- I think that some students don’t have any idea when one would use a log-log plot, a log-linear plot, a linear-log plot, or a linear-linear plot. I thought that was covered in precalculus, but I guess not. So tomorrow I’ll present the idea that the only curve most people understand visually is a straight line, so one wants to choose axis scaling so that the expected relationship is a straight line. Linear plots are for linear (or affine) models, log-log plots are for power laws, log-linear are for exponentials, and linear-log are for logarithmic relationships. I’ll put a general straight line on each and derive the form of the function that matches that straight line.
- The purpose of the Tuesday lab was to collect data and model the loudspeaker with a few parameters. But many students neglected to report those parameters in their design reports! They produced a plot and fitted models to it, but nowhere on the plot, in the figure caption, or in the main body (in decreasing order of usefulness) did they report what the parameter values were that the fit produced. For students who are so focussed on answer getting that they neglect to explain how they came up with their answers, this seems like a strange omission.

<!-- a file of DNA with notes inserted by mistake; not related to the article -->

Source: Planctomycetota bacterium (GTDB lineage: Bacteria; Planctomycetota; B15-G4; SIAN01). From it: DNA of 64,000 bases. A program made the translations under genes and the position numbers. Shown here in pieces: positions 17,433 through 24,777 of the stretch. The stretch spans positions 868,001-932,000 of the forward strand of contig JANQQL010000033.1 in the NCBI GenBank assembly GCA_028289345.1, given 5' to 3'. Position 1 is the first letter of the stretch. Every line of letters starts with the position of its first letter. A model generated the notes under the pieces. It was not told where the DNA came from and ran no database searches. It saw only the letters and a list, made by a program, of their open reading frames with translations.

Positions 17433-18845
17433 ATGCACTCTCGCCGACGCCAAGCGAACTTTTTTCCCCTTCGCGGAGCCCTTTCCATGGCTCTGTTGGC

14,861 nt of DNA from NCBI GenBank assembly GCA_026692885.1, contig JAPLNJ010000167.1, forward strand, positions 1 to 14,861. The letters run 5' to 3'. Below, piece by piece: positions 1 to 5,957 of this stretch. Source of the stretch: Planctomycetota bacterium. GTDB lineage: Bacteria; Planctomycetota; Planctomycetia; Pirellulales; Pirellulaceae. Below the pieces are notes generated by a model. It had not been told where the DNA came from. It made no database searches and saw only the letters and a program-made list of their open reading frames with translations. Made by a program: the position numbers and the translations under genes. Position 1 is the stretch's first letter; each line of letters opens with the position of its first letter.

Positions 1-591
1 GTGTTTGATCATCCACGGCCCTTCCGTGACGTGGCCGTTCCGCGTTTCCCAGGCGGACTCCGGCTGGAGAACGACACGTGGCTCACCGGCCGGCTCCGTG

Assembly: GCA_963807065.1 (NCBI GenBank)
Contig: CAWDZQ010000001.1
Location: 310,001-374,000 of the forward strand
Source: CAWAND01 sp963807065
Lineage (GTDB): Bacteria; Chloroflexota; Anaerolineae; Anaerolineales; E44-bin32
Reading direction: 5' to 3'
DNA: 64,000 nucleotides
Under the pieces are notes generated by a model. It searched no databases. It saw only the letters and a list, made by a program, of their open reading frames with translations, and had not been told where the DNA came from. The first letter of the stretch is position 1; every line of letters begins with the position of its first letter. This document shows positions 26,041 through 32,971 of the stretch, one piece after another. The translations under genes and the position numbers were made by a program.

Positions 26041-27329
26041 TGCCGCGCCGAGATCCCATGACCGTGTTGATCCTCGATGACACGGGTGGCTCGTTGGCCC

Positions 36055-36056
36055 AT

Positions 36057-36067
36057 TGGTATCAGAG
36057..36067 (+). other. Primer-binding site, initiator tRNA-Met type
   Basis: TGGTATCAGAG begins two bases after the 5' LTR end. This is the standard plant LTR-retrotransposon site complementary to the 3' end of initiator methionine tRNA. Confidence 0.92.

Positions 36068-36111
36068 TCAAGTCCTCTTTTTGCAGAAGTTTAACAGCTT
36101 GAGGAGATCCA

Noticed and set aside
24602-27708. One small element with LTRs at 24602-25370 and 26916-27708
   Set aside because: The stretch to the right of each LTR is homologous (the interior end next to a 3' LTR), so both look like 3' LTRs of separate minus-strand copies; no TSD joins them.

- For the Thursday lab, no one did back calculations from their observed frequencies to estimate the capacitance of the 74HC14N input, of the untouched touch plate, or even of the touch itself, to see whether their observations were consistent with their design predictions. One group of students claimed to have done sanity checks, but I don’t believe them, as they also reported oscillations around 20Hz, instead of 20kHz.
- For the prelab, it seems that a lot of students computed instead of , though most got it right in the gnuplot scripts for the lab itself. I have to remind students that .